Friday 9 December 2016

Second-time buyers getting crucified by the State again

After paying huge stamp duty and the highest interest rates in Europe, now they are being hit by first-time buyers

Brendan Burgess

Published 27/11/2016 | 02:30

To buy a semi-d in Dublin for €400,000 you'll need 20pc, or €80,000. Up until just a few days ago, a first-time buyer was required to have a deposit of €58,000. With last week's relaxation of the Central Bank rules, the first-time buyer will need only 10pc, or €40,000.
To buy a semi-d in Dublin for €400,000 you'll need 20pc, or €80,000. Up until just a few days ago, a first-time buyer was required to have a deposit of €58,000. With last week's relaxation of the Central Bank rules, the first-time buyer will need only 10pc, or €40,000.

Okay, so you bought a starter home 10 years ago. Although you were working in the city centre, you couldn't afford to buy a house anywhere near where you worked or near where you were brought up. You considered buying a three-bed semi-d in Edenderry or a one-bed apartment in Dublin 15. In the end, you opted for the apartment, planning to trade up after a few years.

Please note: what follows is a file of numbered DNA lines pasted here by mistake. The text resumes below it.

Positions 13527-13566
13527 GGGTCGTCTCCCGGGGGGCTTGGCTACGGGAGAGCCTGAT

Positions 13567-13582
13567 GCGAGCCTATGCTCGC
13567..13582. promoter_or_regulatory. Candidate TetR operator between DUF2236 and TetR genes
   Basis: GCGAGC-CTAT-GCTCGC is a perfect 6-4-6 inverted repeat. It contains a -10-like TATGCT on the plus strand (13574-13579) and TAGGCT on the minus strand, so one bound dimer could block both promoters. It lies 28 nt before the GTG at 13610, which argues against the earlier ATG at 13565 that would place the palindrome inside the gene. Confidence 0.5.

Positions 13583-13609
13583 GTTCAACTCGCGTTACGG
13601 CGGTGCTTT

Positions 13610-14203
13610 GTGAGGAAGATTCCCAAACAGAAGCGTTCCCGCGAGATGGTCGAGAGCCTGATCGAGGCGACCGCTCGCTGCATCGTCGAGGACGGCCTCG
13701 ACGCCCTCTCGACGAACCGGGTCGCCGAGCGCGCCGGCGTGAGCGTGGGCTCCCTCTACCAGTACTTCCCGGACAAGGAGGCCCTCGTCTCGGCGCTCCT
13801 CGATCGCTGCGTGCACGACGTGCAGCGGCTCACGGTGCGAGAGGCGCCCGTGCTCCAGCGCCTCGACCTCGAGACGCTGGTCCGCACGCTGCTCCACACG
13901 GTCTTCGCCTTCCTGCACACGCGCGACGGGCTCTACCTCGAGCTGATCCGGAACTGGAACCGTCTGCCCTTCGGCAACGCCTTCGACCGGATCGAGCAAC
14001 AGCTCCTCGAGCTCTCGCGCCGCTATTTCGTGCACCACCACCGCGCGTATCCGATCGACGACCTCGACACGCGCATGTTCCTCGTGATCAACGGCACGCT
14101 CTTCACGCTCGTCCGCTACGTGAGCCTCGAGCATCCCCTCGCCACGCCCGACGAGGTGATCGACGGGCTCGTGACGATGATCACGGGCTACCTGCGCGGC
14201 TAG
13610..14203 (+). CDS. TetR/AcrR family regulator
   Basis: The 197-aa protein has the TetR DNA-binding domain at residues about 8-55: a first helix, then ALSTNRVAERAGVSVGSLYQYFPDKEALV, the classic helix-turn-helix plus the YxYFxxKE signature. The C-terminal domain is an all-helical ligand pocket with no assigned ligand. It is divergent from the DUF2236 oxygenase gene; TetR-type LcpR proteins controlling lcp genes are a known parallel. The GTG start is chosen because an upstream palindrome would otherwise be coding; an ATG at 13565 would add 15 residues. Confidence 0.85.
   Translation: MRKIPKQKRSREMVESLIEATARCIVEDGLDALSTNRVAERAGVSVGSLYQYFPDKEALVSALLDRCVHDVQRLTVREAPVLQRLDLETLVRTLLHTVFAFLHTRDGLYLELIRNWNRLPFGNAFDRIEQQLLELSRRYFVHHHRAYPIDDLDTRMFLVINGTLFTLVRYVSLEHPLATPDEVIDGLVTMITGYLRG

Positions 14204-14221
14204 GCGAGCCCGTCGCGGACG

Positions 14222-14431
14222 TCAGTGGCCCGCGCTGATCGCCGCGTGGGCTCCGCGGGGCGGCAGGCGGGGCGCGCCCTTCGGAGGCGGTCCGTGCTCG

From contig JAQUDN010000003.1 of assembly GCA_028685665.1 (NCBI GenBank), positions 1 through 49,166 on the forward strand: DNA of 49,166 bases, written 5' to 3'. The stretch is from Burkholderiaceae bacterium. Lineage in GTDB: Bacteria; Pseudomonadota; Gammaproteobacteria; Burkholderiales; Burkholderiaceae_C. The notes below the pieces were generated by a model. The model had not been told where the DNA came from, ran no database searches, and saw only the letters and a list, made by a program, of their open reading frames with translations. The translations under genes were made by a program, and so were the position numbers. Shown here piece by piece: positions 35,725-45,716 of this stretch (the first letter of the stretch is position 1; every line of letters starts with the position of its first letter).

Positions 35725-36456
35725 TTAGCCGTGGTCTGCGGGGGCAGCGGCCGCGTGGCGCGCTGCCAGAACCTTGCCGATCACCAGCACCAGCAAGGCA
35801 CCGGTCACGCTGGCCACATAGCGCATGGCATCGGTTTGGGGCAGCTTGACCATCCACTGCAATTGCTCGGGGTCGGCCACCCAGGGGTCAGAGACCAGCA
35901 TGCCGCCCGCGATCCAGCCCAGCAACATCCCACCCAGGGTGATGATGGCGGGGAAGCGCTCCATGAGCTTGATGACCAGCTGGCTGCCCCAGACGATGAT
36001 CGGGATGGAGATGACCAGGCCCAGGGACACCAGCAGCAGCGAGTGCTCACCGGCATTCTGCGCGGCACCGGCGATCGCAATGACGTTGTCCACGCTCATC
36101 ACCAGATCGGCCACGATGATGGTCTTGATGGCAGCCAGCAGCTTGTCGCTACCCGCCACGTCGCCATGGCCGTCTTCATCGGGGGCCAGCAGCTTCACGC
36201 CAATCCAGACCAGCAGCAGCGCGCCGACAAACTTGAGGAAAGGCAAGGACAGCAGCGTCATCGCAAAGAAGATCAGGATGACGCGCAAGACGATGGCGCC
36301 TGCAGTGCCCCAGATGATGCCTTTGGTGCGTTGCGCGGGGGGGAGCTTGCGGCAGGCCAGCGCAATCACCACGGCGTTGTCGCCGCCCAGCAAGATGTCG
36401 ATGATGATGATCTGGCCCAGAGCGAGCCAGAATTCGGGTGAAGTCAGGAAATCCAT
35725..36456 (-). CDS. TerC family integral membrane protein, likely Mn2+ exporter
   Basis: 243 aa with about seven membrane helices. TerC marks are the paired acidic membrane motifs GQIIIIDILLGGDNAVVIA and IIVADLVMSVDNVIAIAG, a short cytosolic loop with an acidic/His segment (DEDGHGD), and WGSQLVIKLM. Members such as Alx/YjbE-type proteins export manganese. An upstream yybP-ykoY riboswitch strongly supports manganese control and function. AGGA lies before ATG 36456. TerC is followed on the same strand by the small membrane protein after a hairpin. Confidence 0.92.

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The price you paid probably included €40,000 VAT and another €10,000 in stamp duty. Now, 10 years later, your house is worth a lot less than you paid for it. Since then, you have taken pay cuts and you have faced increases in income tax and USC. As a responsible citizen, you paid your water charges and you have also paid your property tax.

As you were not lucky enough to get a tracker mortgage, you are one of the 300,000 Irish borrowers who are paying the highest mortgage rates in Europe.

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